I take time to shop because if I find myself with an empty refrigerator at 6:00 on Wednesday night, I'm more likely to grab the family and head for a restaurant. Surrounding yourself with good food is the first step in effortless cooking.

In stocking my freezer, refrigerator, and pantry, I'm neither frugal nor extravagant. Sometimes I get hit with sticker shock at the checkout, but when I think of what I would have spent if our family had gone out for dinner even once during the week, I quickly realize that food shopping is a bargain.

The following pantry, refrigerator, and freezer lists may look long. Although many of the items are necessities (e.g. canned tomatoes, chicken stock, salt, onions, garlic, oil, vinegar), others are not. Simply pick and choose from each list what looks good and makes sense for you. Besides, you probably have many of the ingredients in your kitchen now. And, once you're stocked, it's just a matter of replenishing the supply now and again. As time goes on, you will internalize the list and automatically know what's missing from week to week.

Poultry, Meat, and Fish

Depending on your preferences, keep the following in your refrigerator or freezer. Unless you plan to use it within a day or two of purchase, freeze all meat, poultry, and fish. They can be defrosted in the refrigerator or microwaved to room temperature at the last minute.

Poultry

* Boneless skinless chicken breasts (or thighs)

* Whole chickens

* Chicken wings

* Turkey cutlets (or boneless skinless turkey breast that can easily be sliced into cutlets)

* Ground turkey

* Turkey or chicken sausages

* Duck breasts

Beef

* Boneless New York strip steaks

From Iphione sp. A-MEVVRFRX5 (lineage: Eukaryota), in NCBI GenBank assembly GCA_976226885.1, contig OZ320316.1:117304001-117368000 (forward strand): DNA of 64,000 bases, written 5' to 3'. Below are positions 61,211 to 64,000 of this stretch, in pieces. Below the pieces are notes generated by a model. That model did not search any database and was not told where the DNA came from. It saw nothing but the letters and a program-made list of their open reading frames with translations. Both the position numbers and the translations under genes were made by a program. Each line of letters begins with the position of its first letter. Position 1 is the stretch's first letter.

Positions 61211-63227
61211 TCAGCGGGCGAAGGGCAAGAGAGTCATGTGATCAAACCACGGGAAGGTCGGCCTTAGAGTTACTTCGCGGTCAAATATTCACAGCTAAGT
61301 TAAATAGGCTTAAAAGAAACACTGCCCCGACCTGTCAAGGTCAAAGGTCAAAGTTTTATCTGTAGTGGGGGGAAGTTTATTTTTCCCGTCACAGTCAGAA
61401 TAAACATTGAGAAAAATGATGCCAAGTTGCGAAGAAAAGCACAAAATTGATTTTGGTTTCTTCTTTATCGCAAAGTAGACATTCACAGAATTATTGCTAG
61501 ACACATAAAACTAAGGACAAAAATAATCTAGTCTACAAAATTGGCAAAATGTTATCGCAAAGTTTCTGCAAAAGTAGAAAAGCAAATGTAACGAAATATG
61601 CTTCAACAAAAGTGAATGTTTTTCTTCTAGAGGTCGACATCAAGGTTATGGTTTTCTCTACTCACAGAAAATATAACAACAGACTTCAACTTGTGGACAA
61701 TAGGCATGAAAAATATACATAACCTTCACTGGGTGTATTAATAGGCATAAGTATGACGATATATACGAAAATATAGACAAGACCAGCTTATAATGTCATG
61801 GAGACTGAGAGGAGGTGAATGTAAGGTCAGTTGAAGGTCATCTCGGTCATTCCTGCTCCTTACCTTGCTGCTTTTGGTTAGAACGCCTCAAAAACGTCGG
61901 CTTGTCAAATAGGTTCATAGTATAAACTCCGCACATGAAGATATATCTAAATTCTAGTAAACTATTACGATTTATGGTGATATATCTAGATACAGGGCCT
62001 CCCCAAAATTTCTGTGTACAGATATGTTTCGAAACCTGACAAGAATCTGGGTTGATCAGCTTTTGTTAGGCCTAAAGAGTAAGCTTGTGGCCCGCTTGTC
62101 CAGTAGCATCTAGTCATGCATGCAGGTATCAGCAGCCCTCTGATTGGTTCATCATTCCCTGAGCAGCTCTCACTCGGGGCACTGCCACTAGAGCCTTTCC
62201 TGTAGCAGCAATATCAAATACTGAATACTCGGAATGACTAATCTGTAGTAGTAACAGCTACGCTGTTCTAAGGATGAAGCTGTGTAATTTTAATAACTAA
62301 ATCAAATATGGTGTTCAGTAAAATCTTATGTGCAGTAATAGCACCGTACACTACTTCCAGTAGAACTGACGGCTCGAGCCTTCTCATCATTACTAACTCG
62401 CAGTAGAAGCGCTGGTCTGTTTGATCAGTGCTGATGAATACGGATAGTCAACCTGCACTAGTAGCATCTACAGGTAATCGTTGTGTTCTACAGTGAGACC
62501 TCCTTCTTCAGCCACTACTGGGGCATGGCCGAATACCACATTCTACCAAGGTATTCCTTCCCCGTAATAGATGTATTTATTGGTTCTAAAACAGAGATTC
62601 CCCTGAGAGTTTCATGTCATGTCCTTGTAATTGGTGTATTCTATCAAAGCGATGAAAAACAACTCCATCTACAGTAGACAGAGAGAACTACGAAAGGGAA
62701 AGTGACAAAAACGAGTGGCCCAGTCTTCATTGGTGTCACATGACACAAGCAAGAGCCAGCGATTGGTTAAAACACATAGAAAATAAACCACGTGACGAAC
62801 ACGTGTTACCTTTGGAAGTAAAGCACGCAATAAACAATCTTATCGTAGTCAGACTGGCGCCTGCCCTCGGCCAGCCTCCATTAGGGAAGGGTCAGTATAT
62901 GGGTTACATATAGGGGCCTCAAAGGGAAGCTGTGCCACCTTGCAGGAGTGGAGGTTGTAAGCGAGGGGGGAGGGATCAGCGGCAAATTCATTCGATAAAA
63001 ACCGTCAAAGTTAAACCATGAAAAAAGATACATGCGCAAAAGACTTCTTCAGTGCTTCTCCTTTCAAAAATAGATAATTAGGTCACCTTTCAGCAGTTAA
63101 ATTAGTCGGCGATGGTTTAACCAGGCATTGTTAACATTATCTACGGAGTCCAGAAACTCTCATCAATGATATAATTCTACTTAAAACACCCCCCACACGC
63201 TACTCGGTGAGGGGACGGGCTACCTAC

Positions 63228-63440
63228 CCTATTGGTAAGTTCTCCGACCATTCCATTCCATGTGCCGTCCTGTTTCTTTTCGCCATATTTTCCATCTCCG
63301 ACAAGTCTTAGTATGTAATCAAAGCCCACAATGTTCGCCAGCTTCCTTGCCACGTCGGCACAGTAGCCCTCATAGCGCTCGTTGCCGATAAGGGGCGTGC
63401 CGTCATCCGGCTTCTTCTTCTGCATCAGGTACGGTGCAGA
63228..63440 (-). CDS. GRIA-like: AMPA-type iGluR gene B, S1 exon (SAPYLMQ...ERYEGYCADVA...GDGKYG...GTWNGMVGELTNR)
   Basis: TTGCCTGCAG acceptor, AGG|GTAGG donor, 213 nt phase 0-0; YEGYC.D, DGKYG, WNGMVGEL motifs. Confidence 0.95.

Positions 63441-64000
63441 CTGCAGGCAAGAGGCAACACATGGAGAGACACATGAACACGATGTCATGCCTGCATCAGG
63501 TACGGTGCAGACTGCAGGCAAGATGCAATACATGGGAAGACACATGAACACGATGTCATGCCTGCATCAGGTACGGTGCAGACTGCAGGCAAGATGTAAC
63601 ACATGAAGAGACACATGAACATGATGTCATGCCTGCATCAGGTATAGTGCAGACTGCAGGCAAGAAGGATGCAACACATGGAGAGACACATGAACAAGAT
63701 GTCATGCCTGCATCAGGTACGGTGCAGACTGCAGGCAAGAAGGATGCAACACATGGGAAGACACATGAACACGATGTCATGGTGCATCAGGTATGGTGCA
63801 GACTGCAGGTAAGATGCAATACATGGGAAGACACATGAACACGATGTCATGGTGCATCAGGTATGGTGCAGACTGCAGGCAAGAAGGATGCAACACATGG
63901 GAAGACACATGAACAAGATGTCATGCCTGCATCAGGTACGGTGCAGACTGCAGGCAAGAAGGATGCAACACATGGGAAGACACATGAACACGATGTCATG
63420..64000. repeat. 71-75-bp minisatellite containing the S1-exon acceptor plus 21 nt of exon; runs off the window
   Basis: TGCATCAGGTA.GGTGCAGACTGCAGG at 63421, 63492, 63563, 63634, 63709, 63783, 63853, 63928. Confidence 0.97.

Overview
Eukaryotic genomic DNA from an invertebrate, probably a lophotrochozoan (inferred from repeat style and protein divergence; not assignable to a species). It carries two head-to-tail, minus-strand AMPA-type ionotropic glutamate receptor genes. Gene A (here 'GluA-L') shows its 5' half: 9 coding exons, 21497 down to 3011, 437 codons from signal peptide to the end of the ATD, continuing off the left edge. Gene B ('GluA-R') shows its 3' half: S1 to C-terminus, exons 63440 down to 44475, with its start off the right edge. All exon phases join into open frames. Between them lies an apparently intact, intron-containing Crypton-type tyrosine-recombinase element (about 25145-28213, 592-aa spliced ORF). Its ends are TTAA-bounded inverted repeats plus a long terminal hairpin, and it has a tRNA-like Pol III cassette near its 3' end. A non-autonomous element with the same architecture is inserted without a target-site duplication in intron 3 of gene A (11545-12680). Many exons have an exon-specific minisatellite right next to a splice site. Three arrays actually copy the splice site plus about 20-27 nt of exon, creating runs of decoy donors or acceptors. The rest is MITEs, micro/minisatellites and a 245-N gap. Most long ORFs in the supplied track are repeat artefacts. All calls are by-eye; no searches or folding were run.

* Boneless rib-eye steaks

* Filet mignons

* Ground chuck

Pork

* Thick-cut boneless pork chops or boneless rib-end pork loin roast for cutting into chops

* Pork tenderloin for cutting into medallions

* Raw and cooked sausage (Italian, chorizo, andouille, or kielbasa)

* Bacon

* A hunk of deli-style baked ham (or turkey).

After letting package after package of sliced-to-order deli meat spoil within a few days of purchase, I've started buying larger pieces of these meats. This way the meat lasts much longer, and I can cut it the way I want--slices for sandwiches, julienne for salads, small dice for omelets, and large dice for soup. If you can't use what you've bought within a week, divide it and freeze one half.

Fish and Shellfish

* Shrimp

* Any fish fillet, such as thick flounder, catfish, snapper, tilapia, grouper, or other thin, white-fleshed fish

* Any fish steak, such as tuna, swordfish, or salmon

* Jumbo dry scallops

* Littleneck, top neck, or small cherrystone clams, eaten within a day or two of purchase

* Mussels, eaten within a day or two of purchase

Food for the Freezer

* Frozen green peas, spinach (two 10-ounce packages of spinach serve four people), and corn. On the nights when the vegetable bin is low or you need an instant vegetable, it's nice to look in the freezer and find something. It's also good to have corn on hand for soups and chowders, and for freshening up quick polenta.

* Good-quality bread. Well-made bread can turn a good meal into a great one. I shop for bread once every couple of weeks. I buy and freeze at least four baguettes, some crusty rolls for soup, and often a loaf of raisin bread or challah for breakfast.

* A quart of premium vanilla ice cream. Having a quart of vanilla ice cream in the freezer is like having a little black dress in the closet. Adorned or not, it's the ultimate quick dessert.

* Two packages of frozen fruit such as strawberries, blackberries, or blueberries. With frozen fruit on hand you can have a cobbler in the oven in ten minutes. They're also handy for baking a batch of muffins on the weekend.

* Frozen puff pastry. This is one of my favorite convenience products. If I've got a sheet of puff pastry, I can whip out turnovers, tarts, and quick cookies with very little effort and no recipe.

Food for the Refrigerator

* Buy fresh seasonal vegetables and fruits that keep well, then store them properly.

* In addition to seasonal fruits and vegetables, I almost always have the following on hand:

Carrots
Cucumbers
Celery
Red or yellow peppers
Parsley and other fresh herbs on occasion
Cabbage
Lemons
Romaine hearts and other lettuces
Limes